FriendFeed already knows a lot about Google: four of its founders previously worked for the big G, designing and launching products including Google Maps, Gmail and Google Groups. The service, often described as the Google of social networking, is a kind of Swiss Army Knife for the social web: you can use it to publish stuff, you can use it to have conversations with people, you can use it like Twitter, and you can use it as a search engine. The beauty of FriendFeed is that it grabs content from all the big sites you probably use already - YouTube, Digg, Flickr, Twitter, Facebook and so on - and wraps it all up in a Google-style simple interface.
FriendFeed wouldn't come cheap - its founders are smart people who know just how big a deal their service could become - but would it be worth the money? We think so. Google rules Search 1.0, where we look for content in web pages, but FriendFeed has an excellent chance of ruling Search 2.0 - that is, finding social media from a myriad of sites. If we're right, that's where the money's going to be. And where there's money to be made, Google is never far behind.
With Blogger largely the preserve of spammers, lunatics and your gran, the real blogging action is happening on WordPress. With 4.5 million blogs on WordPress.com and a further 5.6 million active WordPress.org users, it's a hugely popular platform - and it's also a serious traffic attractor. According to WordPress, "over 200 million people visit one or more WordPress.com blogs every month, and they view over a billion pages on those blogs." Blogger is busier, but WordPress traffic is of better quality with users including giant corporations and national newspapers.
The success of WordPress forced Google to update Blogger after a long period of inactivity, but buying it would be even better for Blogger: Google could easily upgrade its existing blogs to the WP platform, stick WordPress into Chrome (WordPress.org already takes advantage of Google Gears) and take its web publishing activities up a notch. WordPress would be a good fit with Google's various Apps, it's a damn sight better than either Blogger or Google Sites, and its plug-in and widget architecture provides a great opportunity for integration with Google's various other services, from Analytics to Calendar.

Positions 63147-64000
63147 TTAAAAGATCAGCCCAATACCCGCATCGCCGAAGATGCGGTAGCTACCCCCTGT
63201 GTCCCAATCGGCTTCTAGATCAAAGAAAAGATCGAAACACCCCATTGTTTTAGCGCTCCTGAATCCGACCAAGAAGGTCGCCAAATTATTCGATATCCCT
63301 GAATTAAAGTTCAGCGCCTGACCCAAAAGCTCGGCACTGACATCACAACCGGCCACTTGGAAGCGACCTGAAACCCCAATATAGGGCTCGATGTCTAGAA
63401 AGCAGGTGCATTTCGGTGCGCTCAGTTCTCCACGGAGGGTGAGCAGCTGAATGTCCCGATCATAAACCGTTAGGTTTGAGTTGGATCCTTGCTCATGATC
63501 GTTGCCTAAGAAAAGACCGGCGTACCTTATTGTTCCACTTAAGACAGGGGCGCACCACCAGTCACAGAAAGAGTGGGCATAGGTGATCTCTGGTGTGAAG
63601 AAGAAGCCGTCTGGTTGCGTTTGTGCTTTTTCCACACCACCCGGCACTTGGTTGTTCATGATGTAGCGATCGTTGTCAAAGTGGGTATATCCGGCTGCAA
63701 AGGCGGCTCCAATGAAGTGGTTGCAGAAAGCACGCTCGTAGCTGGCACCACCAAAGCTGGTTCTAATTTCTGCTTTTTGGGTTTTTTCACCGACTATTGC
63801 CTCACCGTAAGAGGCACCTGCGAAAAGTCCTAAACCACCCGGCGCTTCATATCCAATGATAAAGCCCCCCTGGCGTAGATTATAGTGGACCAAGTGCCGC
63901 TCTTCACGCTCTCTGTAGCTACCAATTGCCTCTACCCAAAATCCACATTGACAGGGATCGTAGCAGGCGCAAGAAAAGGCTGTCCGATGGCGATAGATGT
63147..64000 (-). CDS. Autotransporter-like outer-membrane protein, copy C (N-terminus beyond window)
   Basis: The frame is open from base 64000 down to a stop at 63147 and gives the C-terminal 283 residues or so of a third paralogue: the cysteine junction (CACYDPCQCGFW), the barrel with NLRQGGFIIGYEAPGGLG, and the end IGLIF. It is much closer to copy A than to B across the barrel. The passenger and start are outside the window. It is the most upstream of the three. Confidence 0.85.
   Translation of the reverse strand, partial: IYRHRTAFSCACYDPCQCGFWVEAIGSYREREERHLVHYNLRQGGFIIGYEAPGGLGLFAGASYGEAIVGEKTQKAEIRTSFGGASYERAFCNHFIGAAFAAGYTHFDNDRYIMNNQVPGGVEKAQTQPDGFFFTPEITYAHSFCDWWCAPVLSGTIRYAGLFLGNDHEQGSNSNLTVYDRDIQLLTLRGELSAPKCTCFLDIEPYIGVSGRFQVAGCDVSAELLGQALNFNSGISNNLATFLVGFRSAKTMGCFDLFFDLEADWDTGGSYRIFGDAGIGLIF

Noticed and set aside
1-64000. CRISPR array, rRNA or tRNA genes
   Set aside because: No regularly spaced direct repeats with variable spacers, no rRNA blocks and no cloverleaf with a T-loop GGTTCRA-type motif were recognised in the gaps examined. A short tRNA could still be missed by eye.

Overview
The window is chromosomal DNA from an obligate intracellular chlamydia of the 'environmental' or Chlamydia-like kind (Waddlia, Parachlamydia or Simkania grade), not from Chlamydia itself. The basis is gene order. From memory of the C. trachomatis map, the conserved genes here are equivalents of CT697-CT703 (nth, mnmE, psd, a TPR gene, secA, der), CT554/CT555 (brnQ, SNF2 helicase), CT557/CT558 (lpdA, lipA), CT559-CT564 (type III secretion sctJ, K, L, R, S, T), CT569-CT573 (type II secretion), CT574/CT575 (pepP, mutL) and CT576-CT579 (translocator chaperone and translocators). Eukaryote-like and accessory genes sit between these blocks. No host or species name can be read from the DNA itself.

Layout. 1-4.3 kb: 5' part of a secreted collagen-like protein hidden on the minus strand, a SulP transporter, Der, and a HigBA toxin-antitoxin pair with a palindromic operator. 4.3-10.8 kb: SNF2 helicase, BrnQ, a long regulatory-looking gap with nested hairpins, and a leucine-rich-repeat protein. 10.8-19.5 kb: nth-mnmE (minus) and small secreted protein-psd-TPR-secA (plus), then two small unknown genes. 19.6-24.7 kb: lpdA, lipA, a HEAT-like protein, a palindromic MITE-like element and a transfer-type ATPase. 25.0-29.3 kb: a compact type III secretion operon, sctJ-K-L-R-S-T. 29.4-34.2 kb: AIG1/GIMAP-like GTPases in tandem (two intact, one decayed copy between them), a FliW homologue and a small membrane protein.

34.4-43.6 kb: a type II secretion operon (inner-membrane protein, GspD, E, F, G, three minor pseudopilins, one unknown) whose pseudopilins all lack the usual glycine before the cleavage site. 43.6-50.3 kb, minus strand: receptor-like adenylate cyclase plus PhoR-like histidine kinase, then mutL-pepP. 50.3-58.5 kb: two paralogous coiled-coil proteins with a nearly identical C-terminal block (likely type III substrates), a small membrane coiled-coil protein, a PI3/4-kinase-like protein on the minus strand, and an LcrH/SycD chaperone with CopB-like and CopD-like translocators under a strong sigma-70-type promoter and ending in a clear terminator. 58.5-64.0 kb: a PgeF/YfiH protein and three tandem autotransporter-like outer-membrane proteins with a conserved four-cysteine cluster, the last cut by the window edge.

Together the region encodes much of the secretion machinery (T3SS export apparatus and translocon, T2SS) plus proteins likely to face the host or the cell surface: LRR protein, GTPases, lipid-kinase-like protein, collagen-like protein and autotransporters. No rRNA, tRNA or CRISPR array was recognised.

Google bought YouTube to give it a strong position in video search - the acquisition was all about the search and ultimately targeted advertising, not the content - and Last.fm would give Google a kind of PageRank for music. As with Valve, acquiring Last.fm would give Google access to enormous amounts of demographic information and data on trends that it could flog to marketers, and of course it's another way for Google to offer a search and advertising platform.
The big problem would be persuading Last.fm's owners, broadcasting giant CBS, to part with it. CBS paid $280million for Last.fm in 2007, when it had just 15 million listeners; now, it has 21 million regular users and an estimated 19 million more using it via website widgets and applications. It's a rare success story in the otherwise beleaguered music industry.
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Writer, broadcaster, musician and kitchen gadget obsessive Carrie Marshall (Twitter) has been writing about tech since 1998, contributing sage advice and odd opinions to all kinds of magazines and websites as well as writing more than a dozen books. Her memoir, Carrie Kills A Man, is on sale now. She is the singer in Glaswegian rock band HAVR.